Experiences of an English Language Teacher

The Value of Money: Post Lesson Review

The material used in the classroom.

I was teaching a group of Upper Intermediate adult learners on Tuesday and for some reason we looked at the value of numbers briefly (million, billion, etc).  The learners mentioned that they wanted to review the value of billion as it was different between the UK and the USA.  Here is what Oxford Dictionary mentioned about the value of a billion:

In British English, a billion used to be equivalent to a million million (i.e. 1,000,000,000,000), while in American English it has always equated to a thousand million (i.e. 1,000,000,000). British English has now adopted the American figure, though, so that a billion equals a thousand million in both varieties of English.

The same sort of change has taken place with the meaning of trillion. In British English, a trillion used to mean a million million million (i.e. 1,000,000,000,000,000,000). Nowadays, it’s generally held to be equivalent to a million million (1,000,000,000,000), as it is in American English.

US Debt Visualized website

I was left on Wednesday wondering how to introduce this topic of a million, billion and trillion.  I remember looking at an Infographic about the size of a ten thousand dollars to around 114 trillion dollars.  The Daily Infographic is a wonderful website that reviews statistics, finance and consumption using images and it has some wonderful prospects for Upper Intermediate or Advanced learners.  I looked online for the dollar Infographic and found it eventually on the US debt visualized website.  There was a lot of information so I decided that I would print out the raw images and cut these up.  The accompanying text would also be copied and pasted into Word and will also be cut up.  What I ended up doing was handing out the images in groups of three to four students first and getting groups to guess the value of the ever increasing size of money.  Next, I decided to handout the accompanying text and learners had to match the text with the images (a sort of jigsaw activity).  Before checking answers, I got each group to compare their answers with another group and then elicited the correct answers.  It was a wonderful activity and it really brought on a new opportunity to review large numbers and it was also more visual.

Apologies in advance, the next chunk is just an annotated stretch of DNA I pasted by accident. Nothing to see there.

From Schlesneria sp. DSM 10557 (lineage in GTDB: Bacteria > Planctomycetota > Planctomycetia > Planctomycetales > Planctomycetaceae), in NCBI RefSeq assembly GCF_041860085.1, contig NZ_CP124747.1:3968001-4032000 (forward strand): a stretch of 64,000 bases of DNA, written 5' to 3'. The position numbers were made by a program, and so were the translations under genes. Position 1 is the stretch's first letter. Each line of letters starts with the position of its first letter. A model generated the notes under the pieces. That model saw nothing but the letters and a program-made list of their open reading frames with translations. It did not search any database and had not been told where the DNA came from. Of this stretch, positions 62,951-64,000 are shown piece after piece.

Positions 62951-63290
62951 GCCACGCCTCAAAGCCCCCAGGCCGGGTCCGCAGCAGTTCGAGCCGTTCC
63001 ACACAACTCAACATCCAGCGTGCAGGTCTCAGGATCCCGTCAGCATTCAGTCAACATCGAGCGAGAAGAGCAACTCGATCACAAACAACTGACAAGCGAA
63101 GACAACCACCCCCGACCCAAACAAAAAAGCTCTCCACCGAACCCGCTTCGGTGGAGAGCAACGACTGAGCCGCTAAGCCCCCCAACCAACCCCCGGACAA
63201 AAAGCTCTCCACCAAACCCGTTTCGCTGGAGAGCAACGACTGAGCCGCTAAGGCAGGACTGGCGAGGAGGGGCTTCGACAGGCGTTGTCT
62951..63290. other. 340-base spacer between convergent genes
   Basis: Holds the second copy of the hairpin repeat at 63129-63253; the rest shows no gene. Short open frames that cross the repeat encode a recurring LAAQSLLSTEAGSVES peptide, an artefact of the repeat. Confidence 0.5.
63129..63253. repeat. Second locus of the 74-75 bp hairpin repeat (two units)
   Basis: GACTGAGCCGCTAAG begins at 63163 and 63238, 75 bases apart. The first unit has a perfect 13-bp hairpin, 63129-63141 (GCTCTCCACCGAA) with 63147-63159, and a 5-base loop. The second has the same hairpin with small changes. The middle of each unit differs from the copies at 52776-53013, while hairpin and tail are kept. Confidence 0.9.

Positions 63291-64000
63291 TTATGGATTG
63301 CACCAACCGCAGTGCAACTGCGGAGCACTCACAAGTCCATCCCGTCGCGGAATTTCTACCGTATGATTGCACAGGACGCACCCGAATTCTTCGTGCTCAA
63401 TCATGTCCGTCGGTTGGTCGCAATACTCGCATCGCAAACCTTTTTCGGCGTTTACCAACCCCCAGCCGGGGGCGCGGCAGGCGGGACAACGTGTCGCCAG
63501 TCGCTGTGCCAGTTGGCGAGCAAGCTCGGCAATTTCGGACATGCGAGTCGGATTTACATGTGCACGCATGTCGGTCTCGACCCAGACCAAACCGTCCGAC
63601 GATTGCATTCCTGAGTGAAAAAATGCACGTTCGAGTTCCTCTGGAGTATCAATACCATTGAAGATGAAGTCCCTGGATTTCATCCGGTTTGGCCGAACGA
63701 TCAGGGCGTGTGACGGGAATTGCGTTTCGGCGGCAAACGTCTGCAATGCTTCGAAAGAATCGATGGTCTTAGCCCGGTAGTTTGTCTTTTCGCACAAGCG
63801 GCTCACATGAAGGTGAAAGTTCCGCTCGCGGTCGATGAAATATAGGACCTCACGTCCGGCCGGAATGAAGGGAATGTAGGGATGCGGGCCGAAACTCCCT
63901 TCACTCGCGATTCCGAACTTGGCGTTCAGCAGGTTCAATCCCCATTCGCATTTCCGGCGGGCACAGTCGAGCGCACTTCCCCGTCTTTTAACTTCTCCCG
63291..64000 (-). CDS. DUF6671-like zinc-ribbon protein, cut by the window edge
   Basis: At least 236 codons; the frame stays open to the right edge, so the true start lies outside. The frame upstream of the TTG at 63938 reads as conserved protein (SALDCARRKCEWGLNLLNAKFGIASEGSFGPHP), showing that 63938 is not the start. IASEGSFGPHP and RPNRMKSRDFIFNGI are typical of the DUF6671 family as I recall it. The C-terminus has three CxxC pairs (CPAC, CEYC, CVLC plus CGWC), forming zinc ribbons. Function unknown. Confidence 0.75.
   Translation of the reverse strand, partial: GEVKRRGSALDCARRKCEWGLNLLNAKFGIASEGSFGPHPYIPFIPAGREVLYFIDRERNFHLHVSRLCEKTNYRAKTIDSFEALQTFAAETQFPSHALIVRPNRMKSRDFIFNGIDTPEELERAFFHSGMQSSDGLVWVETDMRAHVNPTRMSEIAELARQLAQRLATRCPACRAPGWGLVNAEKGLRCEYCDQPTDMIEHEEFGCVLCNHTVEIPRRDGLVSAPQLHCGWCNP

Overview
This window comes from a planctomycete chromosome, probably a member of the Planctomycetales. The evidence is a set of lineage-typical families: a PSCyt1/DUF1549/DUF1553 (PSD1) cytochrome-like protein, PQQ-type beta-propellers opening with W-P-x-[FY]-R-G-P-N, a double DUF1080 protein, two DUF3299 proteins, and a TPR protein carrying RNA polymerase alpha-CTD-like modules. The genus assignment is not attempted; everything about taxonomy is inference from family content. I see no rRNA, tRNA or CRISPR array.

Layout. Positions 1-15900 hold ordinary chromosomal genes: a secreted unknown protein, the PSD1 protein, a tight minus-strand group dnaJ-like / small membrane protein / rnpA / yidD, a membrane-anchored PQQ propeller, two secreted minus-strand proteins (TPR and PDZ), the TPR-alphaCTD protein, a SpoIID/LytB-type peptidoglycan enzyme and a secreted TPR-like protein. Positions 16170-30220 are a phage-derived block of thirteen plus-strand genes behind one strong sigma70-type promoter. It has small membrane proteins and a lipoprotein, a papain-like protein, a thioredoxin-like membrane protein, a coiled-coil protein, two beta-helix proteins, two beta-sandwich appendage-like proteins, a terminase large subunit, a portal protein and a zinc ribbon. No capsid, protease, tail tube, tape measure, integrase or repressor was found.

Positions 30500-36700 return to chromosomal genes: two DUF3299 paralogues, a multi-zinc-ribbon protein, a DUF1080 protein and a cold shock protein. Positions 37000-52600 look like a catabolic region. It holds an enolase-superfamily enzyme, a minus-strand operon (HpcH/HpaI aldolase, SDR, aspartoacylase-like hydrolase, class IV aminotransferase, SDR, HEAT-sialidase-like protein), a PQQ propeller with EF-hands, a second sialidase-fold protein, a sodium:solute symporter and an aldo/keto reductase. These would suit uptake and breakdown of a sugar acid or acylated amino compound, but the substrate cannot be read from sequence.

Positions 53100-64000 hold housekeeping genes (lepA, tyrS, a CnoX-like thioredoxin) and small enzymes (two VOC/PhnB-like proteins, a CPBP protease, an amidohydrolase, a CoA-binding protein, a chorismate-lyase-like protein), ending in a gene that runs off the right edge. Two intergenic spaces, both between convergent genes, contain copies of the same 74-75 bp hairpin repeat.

When reviewing the lesson, quite a boring subject (introducing numbers) was brought alive by the use of an Infographic image and the accompanying text.  After the main activity, there was a discussion about US Public Debt and whether the USA will face a total credit meltdown, as those are experiencing in Greece currently.  Nevertheless, I have found that some of the Infographic websites have some wonderful illustrations and hope to use these in the future with various other classes.

Nevertheless, have you used Infographics in your class?  How did you use them?  Would you consider using them in IELTS preparation classes?


  1. What a great website for classroom use. I think you would have to be quite selective for IELTS use, as many of the infographics seem to have a lot of text on them, which students could just 'lift', though there may well be some which could be used that way. But a lovely resource, and the lesson sounds good too.

  2. Thank you Rachael for the comment. As you mentioned, to successfully incorporate infographics in the classroom they will need to be selected and used appropriately. I have found that infographics are a great resource to prompt and develop conversation with particular learners: they are topical yet informative, a great resource for debates.

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